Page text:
Cultural appropriation is a touchy topic in Canada these days, with the recent controversy in Canadian media over whether it is appropriate for nonindigenous writers to take on a native voice for artistic expression. But Marc Miller, a member of Canada’s Parliament, decided he was on solid ground in giving a speech in Kanyen’kéha, the language of the Mohawks, in the House of Commons on Thursday.
“Language is one of those things that, if you apply the appropriation rule, would die faster,” Mr. Miller said in a telephone interview. He said he was inspired to learn the language because the district he represents in Quebec covers traditional Mohawk land.
“I stand here to honor the Mohawk language, and I pay my respects to their people,” Mr. Miller said in Kanyen’kéha to mark the beginning of Canada’s National Aboriginal History Month. He said in the short speech that he hoped to hear the language more often in Parliament, and that more Canadians would “be proud to use it to speak to one another.”
Indigenous languages are dying in Canada, as they are in much of the industrialized world, largely as a consequence of past government efforts to stamp out their use and force assimilation into the larger population. In Canada, that was accomplished through residential boarding schools where indigenous students were forbidden to speak their native tongues.
The government has tried to make amends for this history in recent years, after a wrenching Truth and Reconciliation Commission laid bare the amount of abuse some 150,000 indigenous students experienced at the government-financed schools over more than a century. The former prime minister, Stephen Harper, apologized on behalf of the government. His successor, Prime Minister Justin Trudeau, followed up with a vow to adopt all 94 recommendations from the commission, known in Canada as calls to action.
The government has promised to spend about $90 million Canadian (in United States currency, about $67 million) over the next three years to support indigenous languages and culture, including $69 million Canadian for such things as classes to keep alive native languages. It has also committed to work with the indigenous population to codevelop an Indigenous Languages Act that will help ensure the preservation and revitalization of indigenous languages.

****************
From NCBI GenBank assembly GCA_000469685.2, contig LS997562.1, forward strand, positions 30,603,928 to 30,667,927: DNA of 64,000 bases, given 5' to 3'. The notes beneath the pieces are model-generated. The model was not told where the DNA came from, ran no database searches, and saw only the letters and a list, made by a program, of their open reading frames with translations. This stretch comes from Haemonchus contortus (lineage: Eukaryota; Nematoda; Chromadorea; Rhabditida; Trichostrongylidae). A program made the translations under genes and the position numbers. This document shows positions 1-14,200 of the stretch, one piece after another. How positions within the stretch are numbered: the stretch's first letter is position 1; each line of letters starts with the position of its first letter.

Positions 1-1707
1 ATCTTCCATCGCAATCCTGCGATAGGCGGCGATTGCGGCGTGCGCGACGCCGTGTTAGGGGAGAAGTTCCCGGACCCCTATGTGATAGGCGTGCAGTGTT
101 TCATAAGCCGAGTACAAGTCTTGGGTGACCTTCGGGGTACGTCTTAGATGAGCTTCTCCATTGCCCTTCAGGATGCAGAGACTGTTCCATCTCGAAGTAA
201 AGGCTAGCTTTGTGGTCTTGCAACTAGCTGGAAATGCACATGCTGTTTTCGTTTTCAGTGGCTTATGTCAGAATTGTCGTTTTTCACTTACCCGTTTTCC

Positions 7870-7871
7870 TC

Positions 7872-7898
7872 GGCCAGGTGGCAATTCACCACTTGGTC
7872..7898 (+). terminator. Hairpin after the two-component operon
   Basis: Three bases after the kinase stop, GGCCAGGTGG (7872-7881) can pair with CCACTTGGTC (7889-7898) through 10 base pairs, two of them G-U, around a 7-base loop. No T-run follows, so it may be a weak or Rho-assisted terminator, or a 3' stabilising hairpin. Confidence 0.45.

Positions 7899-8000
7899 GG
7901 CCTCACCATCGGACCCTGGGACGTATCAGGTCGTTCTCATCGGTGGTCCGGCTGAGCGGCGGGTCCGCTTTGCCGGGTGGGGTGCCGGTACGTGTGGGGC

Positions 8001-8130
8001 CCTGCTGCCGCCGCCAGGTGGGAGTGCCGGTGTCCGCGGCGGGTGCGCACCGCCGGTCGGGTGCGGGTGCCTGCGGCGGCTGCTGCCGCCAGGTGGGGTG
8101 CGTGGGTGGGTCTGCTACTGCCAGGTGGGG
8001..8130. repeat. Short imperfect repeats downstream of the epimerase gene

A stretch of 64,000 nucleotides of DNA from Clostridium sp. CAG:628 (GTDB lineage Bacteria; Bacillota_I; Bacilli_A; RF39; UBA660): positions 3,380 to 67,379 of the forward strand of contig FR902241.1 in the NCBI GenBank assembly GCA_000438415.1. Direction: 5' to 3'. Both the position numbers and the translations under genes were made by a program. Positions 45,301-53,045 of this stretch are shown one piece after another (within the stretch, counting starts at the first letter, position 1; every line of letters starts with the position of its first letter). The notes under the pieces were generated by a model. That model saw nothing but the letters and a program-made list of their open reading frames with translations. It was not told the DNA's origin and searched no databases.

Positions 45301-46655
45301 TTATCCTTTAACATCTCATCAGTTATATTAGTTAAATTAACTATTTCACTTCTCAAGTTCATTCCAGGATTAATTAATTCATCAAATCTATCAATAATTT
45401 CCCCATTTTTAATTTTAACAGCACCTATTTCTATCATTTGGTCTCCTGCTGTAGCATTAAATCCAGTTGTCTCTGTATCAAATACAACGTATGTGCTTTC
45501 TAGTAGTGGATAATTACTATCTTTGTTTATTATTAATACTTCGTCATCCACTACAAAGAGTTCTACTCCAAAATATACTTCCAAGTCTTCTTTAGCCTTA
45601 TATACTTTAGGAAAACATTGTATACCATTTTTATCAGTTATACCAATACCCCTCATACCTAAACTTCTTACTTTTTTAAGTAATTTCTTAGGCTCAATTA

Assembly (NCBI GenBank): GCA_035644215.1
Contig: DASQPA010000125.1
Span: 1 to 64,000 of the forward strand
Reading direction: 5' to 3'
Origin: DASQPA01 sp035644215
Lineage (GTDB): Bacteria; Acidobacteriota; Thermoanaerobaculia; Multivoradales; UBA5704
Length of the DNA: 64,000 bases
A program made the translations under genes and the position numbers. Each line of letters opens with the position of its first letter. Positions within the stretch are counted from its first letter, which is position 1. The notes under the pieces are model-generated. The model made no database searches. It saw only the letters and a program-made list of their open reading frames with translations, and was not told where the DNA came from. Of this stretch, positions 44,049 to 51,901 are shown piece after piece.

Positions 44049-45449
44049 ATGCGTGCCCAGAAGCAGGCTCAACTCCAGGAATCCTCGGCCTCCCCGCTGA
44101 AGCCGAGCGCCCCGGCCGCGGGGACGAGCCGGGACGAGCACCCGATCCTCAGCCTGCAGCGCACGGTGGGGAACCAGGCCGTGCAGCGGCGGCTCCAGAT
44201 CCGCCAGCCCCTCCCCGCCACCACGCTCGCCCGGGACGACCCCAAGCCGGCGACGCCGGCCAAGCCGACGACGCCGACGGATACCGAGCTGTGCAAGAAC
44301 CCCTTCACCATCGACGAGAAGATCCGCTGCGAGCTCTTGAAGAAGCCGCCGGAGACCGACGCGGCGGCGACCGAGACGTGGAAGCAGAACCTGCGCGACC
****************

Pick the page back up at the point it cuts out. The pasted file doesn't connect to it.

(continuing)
Fewer than 600 people in Canada cited Kanyen’kéha as their mother tongue in the country’s 2011 census. All but a few of the 60 indigenous languages that still exist in the country are expected to disappear within the next generation.
Mr. Miller, a 44-year-old member of the Liberal Party from Montreal, has only a basic capacity in the language so far. He has been studying since January through an online course developed by Brian Maracle and his daughter, Zoe Hopkins, from Six Nations of the Grand River, near Brantford, Ontario, the largest First Nations reserve in Canada.
Ms. Hopkins and her father both learned the language as adults and began the online course about three years ago to meet demand that they couldn’t meet with their chronically oversubscribed two-year immersion course. That immersion course accepted only a dozen students at a time.
The response to the digital offering has been overwhelming.
“Our online course is always full and has a long waiting list,” she said. “In our community, we were down to a handful of speakers from birth, and now people who speak it as a second language is rising.”
Canada’s Library of Parliament said Mr. Miller’s speech was the first time the language had been spoken in either house since Confederation in 1867. Last month, Robert-Falcon Ouellette, who represents Winnipeg Center in the House of Commons, read a statement in Cree. Both men provided the House with translations in English and French because House interpreters do not translate indigenous languages.
For Mr. Miller, the point is not to become fluent, but to show respect and build bridges to the indigenous community. “If you can say a few words in a person’s language, it automatically breaks down a barrier,” he said.
“Marc has done it the right way,” said Don Rusnak, who is Anishinaabe and is chairman of the House indigenous caucus. “He’s doing it out of respect, not for his advantage.”
Click to WATCH: Canadian Politician Made History By Giving A Speech Entirely In The Mohawk Language